The Effect of Climate Perturbations on Extratropical Cyclogenesis Along the East Coast of North America.
Large scale snow cover anomalies cause significant changes in the diabatic heating of the earth's surface. It is thought that changes in the diabatic heating can significantly alter both surface temperatures and the storm dynamics of a region. This theory was tested using the GISS 3-D GCM (General Circulation Model). The results of the GCM experiment showed that snow cover caused only a short term local decrease in the surface temperature. The results emphasized the negative feedback which limits the impact of snow cover anomalies over longer time scales. In addition, four East Coast storms were run with varying snow cover and it was found that the snow cover had little impact on the outcome of the storm's intensity and the storm's track. Other boundary conditions were varied as a comparison to snow cover such as sea surface temperatures and topography. All boundary conditions were found to have little impact on the dynamics of all four storms, although sea surface temperatures had the largest effect. The experiment was then expanded to study the impact of varying boundary conditions over much longer time scales. Storm dynamics were compared among different climate change boundary conditions for an entire winter (December-March). Possibly significant changes were found in the storm track and storm intensity of the North Atlantic as boundary conditions varied from a cold climate to a warm climate. As temperatures warmed overall storm intensity increased and the main storm track shifted north and west from an over ocean track to a more inland track. The thesis paper is divided into four chapters. The first chapter discusses modeling work done to determine the effect of anomalous snow cover on surface temperatures, which was published in the Journal of Climate. The remaining three chapters discuss the experiments involving extratropical storm dynamics along the East Coast. The second chapter gives background information on cyclogenesis along the east coast of North America, with special emphasis on explosive cyclogenesis. The chapter then goes on to explain how the experiment was set up and what modifications were necessary in the GCM to better study storm dynamics. The third chapter describes the four real world storms used in the experiment, the four model storms and the various altered boundary condition runs. The storms are described in terms of the synoptic conditions, energy and vorticity quantities. Finally, chapter four compares storm track and storm intensity along the east coast of North America for three different climates: the current climate, an Ice Age climate and a doubled CO _2 climate. The chapter concludes by describing one storm from each climate in terms of synoptic conditions, energy and vorticity quantities.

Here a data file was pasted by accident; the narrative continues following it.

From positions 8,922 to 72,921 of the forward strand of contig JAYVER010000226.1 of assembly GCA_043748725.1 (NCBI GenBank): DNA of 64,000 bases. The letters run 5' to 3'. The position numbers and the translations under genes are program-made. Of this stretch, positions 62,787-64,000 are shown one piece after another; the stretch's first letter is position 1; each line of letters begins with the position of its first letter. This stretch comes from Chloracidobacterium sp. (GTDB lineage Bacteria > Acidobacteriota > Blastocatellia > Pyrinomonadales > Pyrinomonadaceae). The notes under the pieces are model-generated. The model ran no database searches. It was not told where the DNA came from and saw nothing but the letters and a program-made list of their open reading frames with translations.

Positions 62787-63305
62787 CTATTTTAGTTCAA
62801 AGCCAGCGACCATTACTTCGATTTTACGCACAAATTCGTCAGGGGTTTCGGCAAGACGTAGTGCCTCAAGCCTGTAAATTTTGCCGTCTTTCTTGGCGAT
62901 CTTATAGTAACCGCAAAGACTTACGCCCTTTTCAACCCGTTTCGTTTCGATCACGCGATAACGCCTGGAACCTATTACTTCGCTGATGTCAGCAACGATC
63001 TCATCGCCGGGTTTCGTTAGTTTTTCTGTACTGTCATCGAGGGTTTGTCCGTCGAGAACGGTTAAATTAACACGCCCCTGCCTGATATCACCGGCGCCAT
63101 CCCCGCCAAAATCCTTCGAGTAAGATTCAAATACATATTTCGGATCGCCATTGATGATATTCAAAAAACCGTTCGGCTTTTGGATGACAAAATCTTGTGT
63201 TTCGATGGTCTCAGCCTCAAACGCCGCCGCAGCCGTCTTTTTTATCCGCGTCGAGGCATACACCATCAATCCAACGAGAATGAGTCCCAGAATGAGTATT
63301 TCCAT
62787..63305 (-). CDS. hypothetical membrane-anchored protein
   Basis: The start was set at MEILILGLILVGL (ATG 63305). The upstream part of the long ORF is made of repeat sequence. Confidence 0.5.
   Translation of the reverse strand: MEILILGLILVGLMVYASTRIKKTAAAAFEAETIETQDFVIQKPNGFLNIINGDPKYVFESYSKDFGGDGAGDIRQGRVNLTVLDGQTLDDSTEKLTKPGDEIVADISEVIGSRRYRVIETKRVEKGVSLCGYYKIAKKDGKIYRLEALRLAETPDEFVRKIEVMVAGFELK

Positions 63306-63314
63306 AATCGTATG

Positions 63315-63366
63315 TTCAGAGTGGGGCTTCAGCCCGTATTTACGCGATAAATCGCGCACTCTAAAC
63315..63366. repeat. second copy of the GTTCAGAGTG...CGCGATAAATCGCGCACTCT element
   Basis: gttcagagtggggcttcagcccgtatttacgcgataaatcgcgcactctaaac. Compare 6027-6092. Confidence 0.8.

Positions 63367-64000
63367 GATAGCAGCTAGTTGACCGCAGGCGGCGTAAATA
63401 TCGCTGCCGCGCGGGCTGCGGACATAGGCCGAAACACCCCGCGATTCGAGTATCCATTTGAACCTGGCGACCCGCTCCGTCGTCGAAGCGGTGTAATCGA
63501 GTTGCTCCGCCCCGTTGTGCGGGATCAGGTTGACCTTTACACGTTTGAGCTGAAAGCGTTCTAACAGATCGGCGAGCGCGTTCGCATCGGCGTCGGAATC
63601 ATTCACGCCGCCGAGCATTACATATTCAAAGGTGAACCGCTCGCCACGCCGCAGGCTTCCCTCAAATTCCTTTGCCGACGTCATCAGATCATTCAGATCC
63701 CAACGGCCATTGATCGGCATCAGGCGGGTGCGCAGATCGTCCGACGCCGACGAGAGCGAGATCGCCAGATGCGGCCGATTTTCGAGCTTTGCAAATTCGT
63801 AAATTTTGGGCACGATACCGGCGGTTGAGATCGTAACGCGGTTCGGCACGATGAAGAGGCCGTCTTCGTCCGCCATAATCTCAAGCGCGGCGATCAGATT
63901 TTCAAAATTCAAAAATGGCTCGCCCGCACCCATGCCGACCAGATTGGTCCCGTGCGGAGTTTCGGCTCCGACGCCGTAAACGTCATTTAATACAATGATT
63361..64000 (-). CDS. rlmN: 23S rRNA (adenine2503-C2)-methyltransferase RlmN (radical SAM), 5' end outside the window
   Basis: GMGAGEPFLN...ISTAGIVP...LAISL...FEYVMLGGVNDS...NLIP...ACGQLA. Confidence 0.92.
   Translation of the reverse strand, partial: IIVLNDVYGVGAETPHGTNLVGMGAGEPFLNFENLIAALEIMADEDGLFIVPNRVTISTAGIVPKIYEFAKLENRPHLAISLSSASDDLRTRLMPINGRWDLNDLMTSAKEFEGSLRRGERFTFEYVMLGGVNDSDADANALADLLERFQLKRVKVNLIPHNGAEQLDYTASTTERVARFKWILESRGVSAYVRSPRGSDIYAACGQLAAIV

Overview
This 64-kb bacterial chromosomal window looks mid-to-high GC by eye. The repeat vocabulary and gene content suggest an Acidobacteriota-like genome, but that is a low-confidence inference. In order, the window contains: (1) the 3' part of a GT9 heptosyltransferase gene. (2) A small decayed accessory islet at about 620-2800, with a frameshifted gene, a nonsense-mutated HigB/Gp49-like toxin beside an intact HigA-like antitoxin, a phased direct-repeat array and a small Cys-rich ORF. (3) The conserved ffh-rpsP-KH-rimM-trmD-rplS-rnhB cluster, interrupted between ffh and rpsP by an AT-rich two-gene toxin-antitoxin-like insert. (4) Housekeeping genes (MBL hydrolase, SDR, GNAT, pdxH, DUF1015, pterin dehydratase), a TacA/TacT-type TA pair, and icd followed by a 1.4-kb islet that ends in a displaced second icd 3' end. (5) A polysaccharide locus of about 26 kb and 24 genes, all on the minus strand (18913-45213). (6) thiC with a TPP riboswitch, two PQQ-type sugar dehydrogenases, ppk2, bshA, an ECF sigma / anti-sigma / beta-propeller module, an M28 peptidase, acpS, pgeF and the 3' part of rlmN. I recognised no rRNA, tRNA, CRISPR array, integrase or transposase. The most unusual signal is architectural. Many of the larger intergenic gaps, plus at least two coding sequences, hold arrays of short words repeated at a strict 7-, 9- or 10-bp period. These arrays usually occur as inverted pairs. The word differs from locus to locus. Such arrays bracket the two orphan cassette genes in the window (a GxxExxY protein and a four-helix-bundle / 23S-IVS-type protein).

- Pub Date:
- Geophysics; Physics: Atmospheric Science